Sleep tight? Not when bedbugs bite

By Kristine gill


They’re here.

Despite the nightly adage of “sleep tight, don’t let the bedbugs bite,” the insects have found their way to your beds.

“Three years ago, I didn’t know what they were,” said Jayde Corley, who has worked for Grace Services Inc., a local exterminating company, for more than three years. “I thought my parents lied to me.”

The six-legged blood suckers have been feasting on humans all across the country recently with the most publicized cases in New York City and Ohio. Now exterminators in the Youngstown area say they’re getting more calls than ever to purge homes, hotels and apartment complexes of the pests.

Brad Grace, president of Grace Services Inc., said he’s responding to double the bedbug calls he did around this time last year.

“Four years ago, we weren’t doing any,” Grace said. “It’s a couple jobs a week now. It’s definitely coming this way.”

Time magazine went so far as to crown Ohio the bedbug capital of the United States — saying Cincinnati residents had taken to sleeping in the streets.

Health officials in Cincinnati say that’s not true.

Rocky Merz, public information officer for the Cincinnati Health Department, said taking a proactive stance when the bugs were found in 2007 made its bedbug problem seem bigger, but the bugs don’t favor certain cities.

“It’s no worse here than other cities,” Merz said. “They all have major bedbug problems. They don’t come to Cincinnati for the chili or New York for the pizza.”

In 2007, the city launched its bedbug task force, and the state followed suit this year.

In August, members from the Ohio Environmental Protection Agency, Ohio Department of Agriculture, Centers for Disease Control and Prevention and the Department of Defense met to discuss the issue of bedbugs in the state.

The ODA is still asking the EPA to allow residential use of the pesticide propoxur despite concerns that it’s toxic to children.

The Youngstown Health District has not received an increase in calls reporting commercial bedbug problems in the city. Sanitarian Cicero Davis said hotels and apartment complexes usually report problems to the city, but private homeowners do not.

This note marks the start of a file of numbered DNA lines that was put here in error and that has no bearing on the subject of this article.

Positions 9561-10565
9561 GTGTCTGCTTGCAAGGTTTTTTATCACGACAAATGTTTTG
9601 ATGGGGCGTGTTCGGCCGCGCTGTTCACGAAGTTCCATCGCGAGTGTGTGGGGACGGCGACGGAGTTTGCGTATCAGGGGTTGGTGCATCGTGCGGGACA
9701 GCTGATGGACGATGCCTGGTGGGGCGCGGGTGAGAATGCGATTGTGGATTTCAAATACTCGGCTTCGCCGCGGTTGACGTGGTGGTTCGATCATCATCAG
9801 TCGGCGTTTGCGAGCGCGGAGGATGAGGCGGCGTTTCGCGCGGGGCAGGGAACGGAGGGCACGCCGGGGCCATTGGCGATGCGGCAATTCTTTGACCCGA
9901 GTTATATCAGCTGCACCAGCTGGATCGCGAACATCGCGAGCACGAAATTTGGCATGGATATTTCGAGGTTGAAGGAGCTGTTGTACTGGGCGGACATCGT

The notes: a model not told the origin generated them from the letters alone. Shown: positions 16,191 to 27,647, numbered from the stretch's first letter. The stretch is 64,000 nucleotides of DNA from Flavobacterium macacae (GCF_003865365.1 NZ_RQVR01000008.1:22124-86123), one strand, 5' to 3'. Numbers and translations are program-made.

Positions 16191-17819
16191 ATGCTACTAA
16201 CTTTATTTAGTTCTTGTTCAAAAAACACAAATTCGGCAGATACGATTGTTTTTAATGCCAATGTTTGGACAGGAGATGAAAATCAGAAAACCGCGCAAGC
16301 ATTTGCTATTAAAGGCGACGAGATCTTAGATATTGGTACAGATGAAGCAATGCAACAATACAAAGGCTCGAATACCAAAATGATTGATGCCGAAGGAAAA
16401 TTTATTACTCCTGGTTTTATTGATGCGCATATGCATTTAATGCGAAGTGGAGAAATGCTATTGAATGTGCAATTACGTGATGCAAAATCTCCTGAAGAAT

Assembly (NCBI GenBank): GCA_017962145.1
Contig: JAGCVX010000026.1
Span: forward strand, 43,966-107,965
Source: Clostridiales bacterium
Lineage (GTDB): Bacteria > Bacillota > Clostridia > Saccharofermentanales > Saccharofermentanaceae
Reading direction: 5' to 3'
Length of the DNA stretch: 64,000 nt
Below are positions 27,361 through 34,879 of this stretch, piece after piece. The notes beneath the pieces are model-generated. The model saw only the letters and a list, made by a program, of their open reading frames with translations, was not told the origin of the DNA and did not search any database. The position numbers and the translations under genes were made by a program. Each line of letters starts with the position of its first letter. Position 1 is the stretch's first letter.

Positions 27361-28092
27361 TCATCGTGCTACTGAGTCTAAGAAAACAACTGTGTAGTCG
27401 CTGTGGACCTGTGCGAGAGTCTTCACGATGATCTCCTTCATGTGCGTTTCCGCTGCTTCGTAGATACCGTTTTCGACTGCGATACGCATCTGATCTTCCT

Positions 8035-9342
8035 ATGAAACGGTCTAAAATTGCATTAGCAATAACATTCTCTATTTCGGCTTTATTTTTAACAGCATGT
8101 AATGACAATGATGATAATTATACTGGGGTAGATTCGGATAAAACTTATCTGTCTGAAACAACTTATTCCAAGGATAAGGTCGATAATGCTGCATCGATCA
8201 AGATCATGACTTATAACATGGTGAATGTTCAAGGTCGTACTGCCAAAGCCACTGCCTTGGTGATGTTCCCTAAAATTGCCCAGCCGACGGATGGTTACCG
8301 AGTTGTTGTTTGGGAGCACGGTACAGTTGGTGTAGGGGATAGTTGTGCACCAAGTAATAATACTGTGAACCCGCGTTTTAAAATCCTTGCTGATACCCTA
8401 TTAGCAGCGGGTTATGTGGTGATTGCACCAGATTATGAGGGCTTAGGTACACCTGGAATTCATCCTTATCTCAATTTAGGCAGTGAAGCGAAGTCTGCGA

“Our area may be a little slow going because people don’t recognize that they have a bedbug problem,” Davis said.

Davis said a potential problem for the city could be deciding which party will pay for extermination in a tenant-landlord situation.

“Everyone is pointing the finger for who is responsible for cleanup. Who is going to pay for the financial burden,” Davis said.

Four hotels in the Youngstown area said they have not had problems with bedbugs.

The Country Inn and Suites at 5570 Interstate Blvd. had a problem a few years back, but three treatments to the affected room and nine adjacent ones cleared that up.

Youngstown State University has not spotted the bugs in student housing, either, but did replace all 860 mattresses in the dorms this past year.

Danielle Meyer, director of Housing and Residence Life at the university, said there is a policy in place that requires all furniture brought to the dorms by students be inspected for obvious contamination or exposed holes that might invite pests.

An extermination service by Grace’s company can run between $300 and $3,000 based on the number of rooms and visits required to finish the job.

Homeowners usually are asked to leave the house for a few hours after Grace’s team treats the home with spray chemicals.

“There is a fair amount of paranoia going on right now,” Grace said. “Somebody scratches and itches, and they say, ‘Come out and look.’”

But the bugs they’re looking for are tough to spot. About the size of an apple seed, bedbugs hide inside mattresses and can lay eggs daily in floorboards and wall coverings.

“You know how easy it is to lose your cell phone, wallet and keys?” Grace said. Looking for bedbugs is “like looking for a needle in a haystack.”

Bedbugs hide during the day and creep out at night, drawn to the carbon dioxide released by their sleeping host.

Bites can be difficult to distinguish from those of spiders or mosquitoes, and so, the problem can go unnoticed for some time.

Ferenc de Szalay, an entomologist at Kent State University, said bedbugs spread by traveling in a host’s luggage or clothing but don’t transmit disease to humans.

“I don’t think of them as important disease vectors here in North American like mosquitoes or lice,” de Szalay said.

So what’s the big deal? The critters won’t make you sick, and extermination is costly and intensive. Why not just deal with the unwelcome visitors?

“There’s a huge creep factor there,” said David Hersh, president of Hersh Exterminating Services in Youngstown. “I don’t think anyone likes the idea of something feeding from their body.”

The Ohio Department of Health writes that bedbugs can cause anxiety, stress and insomnia.

At least one Grace Services Inc. customer can attest to that.

“I feel violated, as if somebody had robbed me. I’m uncomfortable in my own house,” said the Warren man who did not wish to be identified. “I haven’t had a good night’s sleep since I’ve had this problem.”

Don't Miss a Story

Sign up for our newsletter to receive daily news directly in your inbox.